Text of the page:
crown CU Home > Libraries Home
[x] Close window

Columbia University Libraries Digital Collections: The Real Estate Record

Use your browser's Print function to print these pages.

Real estate record and builders' guide: [v. 101, no. 2614: Articles]: [April 20, 1918]

Real Estate Record page image for page ldpd_7031148_061_00000785

Text version:

Please note: this text may be incomplete. For more information about this OCR, view About OCR text.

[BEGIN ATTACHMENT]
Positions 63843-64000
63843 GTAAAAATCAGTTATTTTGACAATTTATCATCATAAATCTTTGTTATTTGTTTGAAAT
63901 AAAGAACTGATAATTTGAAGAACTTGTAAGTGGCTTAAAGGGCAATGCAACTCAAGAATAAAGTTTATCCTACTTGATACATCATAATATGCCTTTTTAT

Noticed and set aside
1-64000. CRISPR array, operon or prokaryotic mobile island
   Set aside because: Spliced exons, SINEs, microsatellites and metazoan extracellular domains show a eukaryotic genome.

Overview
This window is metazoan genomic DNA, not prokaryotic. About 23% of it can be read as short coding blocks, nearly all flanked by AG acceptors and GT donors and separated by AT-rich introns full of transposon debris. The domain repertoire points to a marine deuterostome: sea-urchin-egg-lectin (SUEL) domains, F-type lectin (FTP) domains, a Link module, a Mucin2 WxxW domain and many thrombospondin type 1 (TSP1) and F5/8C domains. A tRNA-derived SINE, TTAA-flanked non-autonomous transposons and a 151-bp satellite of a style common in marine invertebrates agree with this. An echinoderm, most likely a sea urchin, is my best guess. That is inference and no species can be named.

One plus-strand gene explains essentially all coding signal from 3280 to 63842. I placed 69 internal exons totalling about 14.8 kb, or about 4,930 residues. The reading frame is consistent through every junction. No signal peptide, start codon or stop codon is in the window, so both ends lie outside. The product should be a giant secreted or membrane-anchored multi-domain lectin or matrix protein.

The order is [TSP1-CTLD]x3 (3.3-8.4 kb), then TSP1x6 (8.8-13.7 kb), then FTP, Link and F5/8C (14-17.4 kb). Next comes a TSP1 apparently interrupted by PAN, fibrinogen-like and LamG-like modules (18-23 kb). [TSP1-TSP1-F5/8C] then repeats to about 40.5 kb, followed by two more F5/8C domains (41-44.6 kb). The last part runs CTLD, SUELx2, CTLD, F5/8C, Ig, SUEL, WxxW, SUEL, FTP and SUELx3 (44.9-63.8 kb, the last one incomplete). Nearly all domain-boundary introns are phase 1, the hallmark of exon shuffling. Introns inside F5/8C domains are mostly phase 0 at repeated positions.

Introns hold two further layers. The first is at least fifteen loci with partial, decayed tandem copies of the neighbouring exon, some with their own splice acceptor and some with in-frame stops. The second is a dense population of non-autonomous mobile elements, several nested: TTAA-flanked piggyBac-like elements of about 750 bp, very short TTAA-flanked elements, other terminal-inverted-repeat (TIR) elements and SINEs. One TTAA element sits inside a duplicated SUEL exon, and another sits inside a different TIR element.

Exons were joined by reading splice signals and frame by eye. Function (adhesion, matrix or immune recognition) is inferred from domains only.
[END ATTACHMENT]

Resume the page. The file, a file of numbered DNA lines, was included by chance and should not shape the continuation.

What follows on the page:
Government to Spend Millions in Building Here Recent Appropriations for War Construction Work in FEDERAL building operations throughout the country, and more particularly those scattered along the Eastern seaboard, at the present time completely overshadow all other phases of structural activity either actually under construction or contemplated. Data gathered by the Record and Guide indicates that in the near future the Government will start in the Metropolitan district building enterprises involv¬ ing an expenditure of at least $50,000,000. Although it is fully realized that many military proj¬ ects are widely scattered over the United States and the territories, there is no doubt about the fact that a large per¬ centage of the expenditures will center within a radius of one hundred miles of New York and furthermore that a relatively large proportion of the work will be actually confined within the boundaries of the Metropolitan dis¬ trict. A definite idea of the work to be undertaken by the Government within the territory contiguous to New York City may be had by a study of the following partial list of the new building operations for which Federal funds have recently been appropriated and working plans com¬ menced. The actual construction will be started shortly on a large proportion of these projects. More than $1,000,000 will be the cost of the proposed barracks and officers' quarters to be built at the fortifica¬ tions protecting Long Island Sound and for which the War Department has practically completed plans. The builders of these projects will obtain contracts on the cost plus basis and it is anticipated that the names of the contractors will be announced at an early date. Of the twenty warehouses planned last year for Governors Island, N. Y., to be used by the Quartermaster Department, six have already been completed and the remaining fourteen will be started im¬ mediately. This work was let in a single contract at a cost said to be in excess of $2,000,000. Working plans have been completed for the erection of a group of barracks and officers' quarters at Sandy Hook, N. J., to cost approxi¬ mately $300,000 and the contractors for this operation are likely to be selected within a few days. At Lake Denmark, N. J., it is proposed to construct thirty additional hollow tile and concrete storehouses at a total cost of $500,000. Estimates are now being taken for this work, to close April 29, after which a contract will be let to the lowest respon¬ sible bidder. Four buildings for the National Red Cross Society, con¬ structed according to standardized plans, are to be erected in close proximity to this city. Each will cost in the neigh¬ borhood of $25,000. Pelham Bay, N. Y.; Hoffman Island, N. Y.; Mineola, L. I., and Clifton, S. I., have been the loca¬ tions decided upon as the sites for these projects and un¬ doubtedly the plans of this organization include other sim¬ ilar projects in this territory. At Stapleton, S. I., more than $300,000 will soon be expended in the erection and equipment of a marine hospital. The appropriation has been granted by Congress and the plans are now being pre¬ pared in the offices of the Acting Supervising Architect of the Treasury Department, at Washington. One of the largest and most important of the building operations in the local territory to be undertaken by the Government, the size and cost of which will place it in a class by itself, will soon be started. The contractor for the work has practically been selected and announcement' will be made within the next few days. This project in¬ volves the construction of a group of eight-story reinforced concrete warehouses, concrete piers and a number of auxil- Plants Assure Large Amount of Metropolitan District. iary structures, at the Bush Terminal property, in Brooklyn. It is generally understood throughout building trades that the cost of this operation will exceed $25,000,000. Housing accommodations for workers in the shipyards and munition factories adjacent to Greater New York are also included in the program of Federal building operations that are shortly to be undertaken. Already the sum of $50,000,000 has been placed at the disposal of the Emer¬ gency Housing Committee of the U. S. Emergency Fleet Corporation and additional funds for the extension of this type of construction will be made available through the action of Congress. The project to build in the neighbor¬ hood of three thousand dwellings for shipyard employees and their families on Staten Island is rapidly developing. These buildings at the lowest estimate will cost at least $1,500, thus bringing the total cost of this one housing de¬ velopment project in the neighborhbod of $5,000,000. Housing projects at other nearby points are also to be a part of the local building program and this phase of activity alone will represent an expenditure of many millions of dollars. In order to give a more general comprehension of the wide scope of the building plans now a part of the Fed¬ eral program of military preparation, it is necessary to con¬ sider the work scheduled over the entire national territory. The magnitude of this work is evident upon a study of only a part of the projects for which Congress lately appro¬ priated funds. The figures given include the work to be undertaken at various locations throughout the country and they give a graphic idea of the immensity of the labor involved and the vast amounts of building materials and supplies that will be required. To provide for the erection of additional structures at the naval training stations and camps the sum of $12,000,- 000 has been made available and for the purpose of build¬ ing and equipping four new shipyards an appropriation of $50,000,000 has been made by Congress. The latter work will come under the jurisdiction of the U. S. Emer¬ gency Fleet Corporation. Among other recent Congress¬ ional grants was $550,000 for the erection of post ex¬ change buildings at locations to be specified later and the Coast Defence units will benefit by the expenditure of $3,- 565,000 recently allotted for the construction of greatly needed barracks and quarters. The working plans for these jobs have been completed under the direction of Lt.-Col. F. B. Wheaton, architect, and Lt.-Col. F. M. Gunby, engineer, and the contracts will be awarded on the cost plus basis. For the erection of additional hospital buildings a new appropriation of $19,654,000 has been granted, and $2,500,- 000 was allowed for the erection of magazines and store¬ houses at various locations, which will be announced later. In order to provide for temporary hospitals a total of $2,- 750,000 was allotted and $5,000,000 was placed at the dis¬ posal of the Navy Department for the construction of ter¬ minal storage and shipping buildings along the Atlantic seaboard. An appropriation of $984,000 was provided to build and equip rifle ranges at the training stations and cantonments and for the installation of water supply and sewer systems at the mobilization camps throughout the country a total of $18,000,000 has been provided. All of this, it must be understood, is in addition to the immense amount of Government work already under con¬ tract. These projects are entirely new and add just that much tp the grand total of the Federal expenditures made (Continued on page 490.)